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Tuesday, May 20, 2014

Hang On --- It's Almost Hurricane Time - Be Prepared!


The names for the 2014 hurricane season have already been chosen. The season will officially start on June 1 and end on November 30; these dates conventionally determine the period of each year when most tropical cyclones form in the Atlantic Basin. However, the formation of tropical cyclones is possible at any time.

In preparation for the upcoming 2014 Hurricane Season, SouthGroup Insurance Gulf Coast is once again hosting our popular Hurricane Preparedness Contest! Visit us on facebook at www.facebook.com/southgroup.gulfcoast  to check out our ice chest full of snacks, first aid, water and other supplies that you could win, plus a $25 Walmart gift card to help you with your own supplies.
 
Fortunately, all factors indicate this will be a mild hurricane season. The Bermuda High is often the biggest factor in where a hurricane hits. When a warm air mass forms over the Atlantic, the closer it is to us, the greater the threat that the eye of the hurricane will make an impact on the Gulf Coast. The further it is, the more likely the hurricane will hit further up the east coast. It’s too early to tell where it’ll form. This factor is one of the most difficult when it comes to forecasting hurricanes. Even when forecasting a mild hurricane season with a below average number of storms, a devastating hurricane can still hit a coastline.

History teaches us that a lack of hurricane awareness and preparation create more problems following a major hurricane disasters. By knowing in advance what actions you should take, you can reduce some of the effects of a hurricane disaster. Hurricanes are among nature’s most powerful and destructive phenomena. If you live in an area prone to tropical storms and hurricanes, you need to be prepared. Even areas well away from the coastline can be threatened by destructive winds, tornadoes and flooding associated with these storms. Even though hurricanes can be a major impact, tropical storms and tropical depressions can also be devastating. Floods from heavy rains and severe weather, such as tornadoes, can cause extensive damage and loss of life.

Storm surge and large waves produced by hurricanes pose the greatest threat to life and property along the coast. Storm surge can reach heights well over 20 feet and can span hundreds of miles of coastline. More intense and larger hurricanes produce higher surge. The strong winds of a tropical cyclone can cause dangerous waves that pose a significant hazard to coastal residents. When the waves break along the coast, they can produce deadly rip currents—even at large distances from the storm.

Flash flooding, defined as a rapid rise in water levels, can occur quickly due to intense rainfall. Longer term flooding on rivers and streams can persist for several days after the storm. Hurricanes and tropical storms can also produce tornadoes. Tornadoes most often occur in thunderstorms embedded in rain bands well away from the center of the hurricane; however, they can also occur near the eyewall.   Hurricane-force winds, 74 mph or more, can destroy buildings and homes. Debris, such as signs, roofing material, siding and small items left outside become flying missiles during hurricanes. Winds can stay above hurricane strength well inland.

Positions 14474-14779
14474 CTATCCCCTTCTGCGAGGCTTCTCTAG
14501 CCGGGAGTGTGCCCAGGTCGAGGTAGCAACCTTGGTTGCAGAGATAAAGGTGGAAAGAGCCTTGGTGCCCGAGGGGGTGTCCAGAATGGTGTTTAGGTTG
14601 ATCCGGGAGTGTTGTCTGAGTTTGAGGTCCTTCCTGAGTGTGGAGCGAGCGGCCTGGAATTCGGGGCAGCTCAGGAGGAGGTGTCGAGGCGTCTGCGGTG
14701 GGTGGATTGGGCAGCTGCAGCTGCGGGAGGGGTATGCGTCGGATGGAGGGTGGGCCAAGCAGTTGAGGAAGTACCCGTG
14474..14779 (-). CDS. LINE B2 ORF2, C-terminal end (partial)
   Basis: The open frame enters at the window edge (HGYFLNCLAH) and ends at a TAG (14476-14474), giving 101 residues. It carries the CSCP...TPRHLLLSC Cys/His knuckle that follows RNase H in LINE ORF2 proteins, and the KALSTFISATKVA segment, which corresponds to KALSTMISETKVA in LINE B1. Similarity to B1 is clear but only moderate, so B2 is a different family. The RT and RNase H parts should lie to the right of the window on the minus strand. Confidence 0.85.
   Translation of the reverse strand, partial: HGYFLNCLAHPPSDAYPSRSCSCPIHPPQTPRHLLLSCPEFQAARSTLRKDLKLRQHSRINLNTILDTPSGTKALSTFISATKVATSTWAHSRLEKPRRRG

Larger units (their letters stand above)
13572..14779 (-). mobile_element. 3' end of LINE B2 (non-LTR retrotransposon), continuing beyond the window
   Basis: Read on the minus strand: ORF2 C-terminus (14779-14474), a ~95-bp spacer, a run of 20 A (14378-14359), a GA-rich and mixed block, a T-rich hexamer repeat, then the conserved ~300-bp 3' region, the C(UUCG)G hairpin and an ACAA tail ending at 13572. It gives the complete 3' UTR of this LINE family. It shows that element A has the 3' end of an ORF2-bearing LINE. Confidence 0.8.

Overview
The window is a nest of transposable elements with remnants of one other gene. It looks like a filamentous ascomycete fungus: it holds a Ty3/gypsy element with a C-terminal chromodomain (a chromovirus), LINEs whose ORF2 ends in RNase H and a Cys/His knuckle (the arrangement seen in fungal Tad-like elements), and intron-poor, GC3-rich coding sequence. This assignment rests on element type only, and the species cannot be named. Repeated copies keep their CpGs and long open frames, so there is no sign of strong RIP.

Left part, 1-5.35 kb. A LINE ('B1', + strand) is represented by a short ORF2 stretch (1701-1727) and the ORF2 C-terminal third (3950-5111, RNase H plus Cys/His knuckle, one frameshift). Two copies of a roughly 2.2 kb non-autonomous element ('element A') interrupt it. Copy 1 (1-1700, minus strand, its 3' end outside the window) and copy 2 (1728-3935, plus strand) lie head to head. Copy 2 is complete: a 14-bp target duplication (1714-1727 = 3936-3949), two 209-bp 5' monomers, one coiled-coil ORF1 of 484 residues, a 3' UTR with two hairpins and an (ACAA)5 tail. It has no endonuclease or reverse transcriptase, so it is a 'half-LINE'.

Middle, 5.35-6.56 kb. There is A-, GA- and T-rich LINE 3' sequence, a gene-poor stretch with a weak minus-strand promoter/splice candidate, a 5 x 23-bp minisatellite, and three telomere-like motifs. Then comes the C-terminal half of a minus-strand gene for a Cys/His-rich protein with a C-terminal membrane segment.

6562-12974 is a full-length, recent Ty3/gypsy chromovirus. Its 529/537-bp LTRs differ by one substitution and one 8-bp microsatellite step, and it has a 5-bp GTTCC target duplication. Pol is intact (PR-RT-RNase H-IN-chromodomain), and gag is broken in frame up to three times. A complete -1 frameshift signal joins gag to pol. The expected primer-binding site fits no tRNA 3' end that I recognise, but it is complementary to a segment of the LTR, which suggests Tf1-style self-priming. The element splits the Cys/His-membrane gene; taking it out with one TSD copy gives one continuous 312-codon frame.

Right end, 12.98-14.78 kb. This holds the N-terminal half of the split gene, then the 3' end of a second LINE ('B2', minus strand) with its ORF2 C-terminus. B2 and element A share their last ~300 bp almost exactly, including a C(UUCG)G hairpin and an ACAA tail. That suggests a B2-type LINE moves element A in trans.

The National Weather Service (NWS) continuously broadcasts warnings, watches and forecasts, but you may be wondering what some of the terms mean. Below is a brief explanation of the weather terms you will hear in an emergency situation. For more information, visit www.noaa.gov.

„„HURRICANE WATCH: An announcement that hurricane conditions are possible within the specified area. Because hurricane preparedness activities become difficult once winds reach tropical storm force, the hurricane watch is issued 48 hours in advance of the anticipated onset of tropical-storm-force winds.

„„TROPICAL STORM WATCH: An announcement that tropical storm conditions (sustained winds of 39 to 73mph) are possible within the specified area within 48 hours in association with a tropical, subtropical, or post-tropical cyclone.

„„HURRICANE WARNING: An announcement that hurricane conditions (sustained winds of 74 mph or higher) are expected somewhere within the specified area in association with a tropical, subtropical, or post-tropical cyclone. The hurricane warning is issued 36 hours in advance of the anticipated onset of tropical-storm-force winds.

„„TROPICAL STORM WARNING: An announcement that tropical storm conditions (sustained winds of 39to 73 mph) are expected somewhere within the specified area within 36 hours in association with a tropical, subtropical, or post-tropical cyclone.

„„EXTREME WIND WARNING: Extreme sustained winds of a major hurricane (115 mph or greater), usually associated with the eyewall, are expected to begin within an hour. Take immediate shelter in the interior portion of a well-built structure.